Sunday, May 18, 2008
The Inuit Igloo
The igloo is an intriguing structure made from thick slabs of tightly packed, dry snow. It forms the shape of a dome that, amazingly, is able to stand without additional support or the probability of caving in. It is a normal dwelling place of the Inuits during the winter season. The building of an igloo requires skill, a lot of energy and a large knife or a snow saw, known as an orsulung. It can be built from the outside but is said to be preferred form the inside, especially during a blizzard. A snow slab varies in measurements, depending on the size of the igloo.
First, a few snow blocks similar in size are arranged in a circle with enough space for habitation and a gap for the entrance. The first layer is then cut in a slight upward and inward curve to enable a continuous build of a dome shape. The last block, also known as the key block, which would be placed on top of the igloo, must initially be larger than the hole for it to be placed topside down. The completed igloo is powdered with snow to seal any gaps and a few ventilation holes are made. Inside the igloo, a lower level and a tunnel is cut out to prevent the cold air from entering.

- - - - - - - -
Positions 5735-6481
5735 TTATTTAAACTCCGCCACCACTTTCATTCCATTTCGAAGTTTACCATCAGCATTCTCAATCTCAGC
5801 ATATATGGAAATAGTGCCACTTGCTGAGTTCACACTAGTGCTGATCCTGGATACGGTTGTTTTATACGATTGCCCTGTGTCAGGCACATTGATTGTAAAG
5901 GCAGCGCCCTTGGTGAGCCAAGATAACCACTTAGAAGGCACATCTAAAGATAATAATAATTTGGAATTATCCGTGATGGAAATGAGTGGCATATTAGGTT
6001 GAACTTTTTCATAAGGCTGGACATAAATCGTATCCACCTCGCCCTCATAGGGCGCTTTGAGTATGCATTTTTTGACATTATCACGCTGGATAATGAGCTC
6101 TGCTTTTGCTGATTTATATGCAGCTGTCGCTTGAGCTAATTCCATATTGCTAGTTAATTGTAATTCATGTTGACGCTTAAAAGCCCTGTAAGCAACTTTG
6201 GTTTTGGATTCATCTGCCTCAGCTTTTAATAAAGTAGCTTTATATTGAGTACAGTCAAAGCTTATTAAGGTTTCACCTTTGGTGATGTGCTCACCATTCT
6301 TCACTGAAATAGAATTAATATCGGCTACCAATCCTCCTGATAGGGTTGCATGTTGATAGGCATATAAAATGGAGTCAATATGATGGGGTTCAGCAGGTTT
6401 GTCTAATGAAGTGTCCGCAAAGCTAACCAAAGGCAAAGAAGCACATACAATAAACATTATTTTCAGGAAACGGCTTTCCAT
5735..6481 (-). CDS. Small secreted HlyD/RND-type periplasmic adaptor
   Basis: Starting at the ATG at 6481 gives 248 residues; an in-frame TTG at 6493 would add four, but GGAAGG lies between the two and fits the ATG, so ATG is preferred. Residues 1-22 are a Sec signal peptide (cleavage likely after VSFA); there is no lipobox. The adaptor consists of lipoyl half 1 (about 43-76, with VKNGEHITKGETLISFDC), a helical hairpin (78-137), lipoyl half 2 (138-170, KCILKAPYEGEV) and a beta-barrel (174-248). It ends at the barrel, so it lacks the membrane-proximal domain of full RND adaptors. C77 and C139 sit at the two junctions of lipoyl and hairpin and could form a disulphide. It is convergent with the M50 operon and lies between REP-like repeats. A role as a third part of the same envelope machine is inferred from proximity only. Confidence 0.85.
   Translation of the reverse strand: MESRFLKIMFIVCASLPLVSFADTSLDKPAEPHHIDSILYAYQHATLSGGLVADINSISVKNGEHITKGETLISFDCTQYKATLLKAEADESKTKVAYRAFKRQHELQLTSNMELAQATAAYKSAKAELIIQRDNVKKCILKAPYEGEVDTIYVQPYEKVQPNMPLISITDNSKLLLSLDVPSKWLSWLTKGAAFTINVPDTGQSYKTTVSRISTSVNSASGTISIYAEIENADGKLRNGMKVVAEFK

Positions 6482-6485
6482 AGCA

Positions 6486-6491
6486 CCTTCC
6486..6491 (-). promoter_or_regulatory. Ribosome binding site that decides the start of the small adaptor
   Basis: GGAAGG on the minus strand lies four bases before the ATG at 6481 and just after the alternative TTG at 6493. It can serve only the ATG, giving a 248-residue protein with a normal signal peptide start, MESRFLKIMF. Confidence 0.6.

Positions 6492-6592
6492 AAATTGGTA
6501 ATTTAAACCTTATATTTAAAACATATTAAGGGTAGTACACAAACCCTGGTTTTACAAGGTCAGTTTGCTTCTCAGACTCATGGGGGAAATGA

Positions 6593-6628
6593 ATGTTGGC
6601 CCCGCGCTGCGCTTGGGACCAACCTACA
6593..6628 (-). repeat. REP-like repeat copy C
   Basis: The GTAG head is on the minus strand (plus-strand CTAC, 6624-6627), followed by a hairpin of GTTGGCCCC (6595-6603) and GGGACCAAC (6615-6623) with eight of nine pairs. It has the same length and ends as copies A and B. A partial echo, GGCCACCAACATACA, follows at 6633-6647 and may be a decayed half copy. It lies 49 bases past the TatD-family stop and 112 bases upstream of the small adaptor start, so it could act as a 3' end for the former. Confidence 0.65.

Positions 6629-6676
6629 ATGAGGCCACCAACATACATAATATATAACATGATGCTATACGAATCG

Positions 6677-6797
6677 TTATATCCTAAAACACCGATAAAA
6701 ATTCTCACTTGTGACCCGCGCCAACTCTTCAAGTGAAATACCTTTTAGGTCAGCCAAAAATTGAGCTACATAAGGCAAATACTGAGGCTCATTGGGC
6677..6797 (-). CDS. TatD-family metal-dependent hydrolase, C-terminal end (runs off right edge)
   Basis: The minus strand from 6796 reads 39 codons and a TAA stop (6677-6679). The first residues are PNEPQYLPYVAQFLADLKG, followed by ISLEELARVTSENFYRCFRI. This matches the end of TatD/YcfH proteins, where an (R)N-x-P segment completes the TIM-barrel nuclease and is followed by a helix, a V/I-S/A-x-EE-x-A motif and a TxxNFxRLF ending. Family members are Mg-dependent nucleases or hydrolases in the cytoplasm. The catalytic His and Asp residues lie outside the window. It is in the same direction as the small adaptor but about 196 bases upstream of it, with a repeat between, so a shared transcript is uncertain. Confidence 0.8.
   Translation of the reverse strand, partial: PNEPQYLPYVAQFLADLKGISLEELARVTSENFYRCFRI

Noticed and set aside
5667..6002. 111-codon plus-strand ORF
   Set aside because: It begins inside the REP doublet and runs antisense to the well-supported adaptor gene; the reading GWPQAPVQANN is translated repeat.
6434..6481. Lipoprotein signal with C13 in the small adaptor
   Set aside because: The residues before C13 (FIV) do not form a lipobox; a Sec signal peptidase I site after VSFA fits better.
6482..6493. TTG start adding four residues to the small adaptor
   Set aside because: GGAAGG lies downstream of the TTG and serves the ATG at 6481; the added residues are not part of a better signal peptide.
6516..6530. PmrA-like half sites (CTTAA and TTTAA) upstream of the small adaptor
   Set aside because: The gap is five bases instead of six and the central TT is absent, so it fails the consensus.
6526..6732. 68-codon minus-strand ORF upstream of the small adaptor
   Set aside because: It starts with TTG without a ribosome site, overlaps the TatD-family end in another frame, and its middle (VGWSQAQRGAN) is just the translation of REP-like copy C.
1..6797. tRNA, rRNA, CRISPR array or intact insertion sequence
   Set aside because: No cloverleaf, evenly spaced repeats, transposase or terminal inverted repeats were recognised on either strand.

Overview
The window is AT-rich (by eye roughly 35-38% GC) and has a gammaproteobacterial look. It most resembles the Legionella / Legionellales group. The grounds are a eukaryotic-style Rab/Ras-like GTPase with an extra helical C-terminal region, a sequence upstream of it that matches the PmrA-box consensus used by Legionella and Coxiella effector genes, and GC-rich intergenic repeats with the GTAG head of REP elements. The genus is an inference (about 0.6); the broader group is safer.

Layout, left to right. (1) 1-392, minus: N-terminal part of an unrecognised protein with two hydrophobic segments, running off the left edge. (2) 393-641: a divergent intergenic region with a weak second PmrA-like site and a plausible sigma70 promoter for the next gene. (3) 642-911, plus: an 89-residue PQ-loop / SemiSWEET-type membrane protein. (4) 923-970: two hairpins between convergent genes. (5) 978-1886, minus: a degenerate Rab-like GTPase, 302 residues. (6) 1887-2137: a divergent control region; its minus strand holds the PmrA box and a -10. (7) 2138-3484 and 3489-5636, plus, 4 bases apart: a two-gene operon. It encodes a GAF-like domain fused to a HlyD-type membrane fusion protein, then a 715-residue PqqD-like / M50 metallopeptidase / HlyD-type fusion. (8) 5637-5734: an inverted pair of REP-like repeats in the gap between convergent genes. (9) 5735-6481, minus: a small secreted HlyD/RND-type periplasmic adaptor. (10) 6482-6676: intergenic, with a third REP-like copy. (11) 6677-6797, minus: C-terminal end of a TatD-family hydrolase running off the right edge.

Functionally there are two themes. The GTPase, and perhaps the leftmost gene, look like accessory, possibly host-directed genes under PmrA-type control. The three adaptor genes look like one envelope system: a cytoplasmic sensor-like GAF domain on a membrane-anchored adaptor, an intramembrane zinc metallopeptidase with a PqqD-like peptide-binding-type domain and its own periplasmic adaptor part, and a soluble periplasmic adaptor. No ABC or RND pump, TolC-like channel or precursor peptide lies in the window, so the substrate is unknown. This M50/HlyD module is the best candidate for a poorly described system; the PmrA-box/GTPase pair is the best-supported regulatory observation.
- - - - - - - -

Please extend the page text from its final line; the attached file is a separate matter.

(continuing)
Paul Oliver, "Dwellings", Phaidon Press, 2003
The thawing and freezing of the snow on the igloo will form a smooth layer of ice, making the structure stronger.
Contributed by Kim Casey
Posted by Mazlin Ghazali at 12:09 AM
Labels: Round house, Vernacular Housing
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See round is the best! :)
I never new how they built the igloo. Now I know. Seems that it is real art to create an igloo.
Thanks you for a very good article. I read it to Svet and see really liked it.
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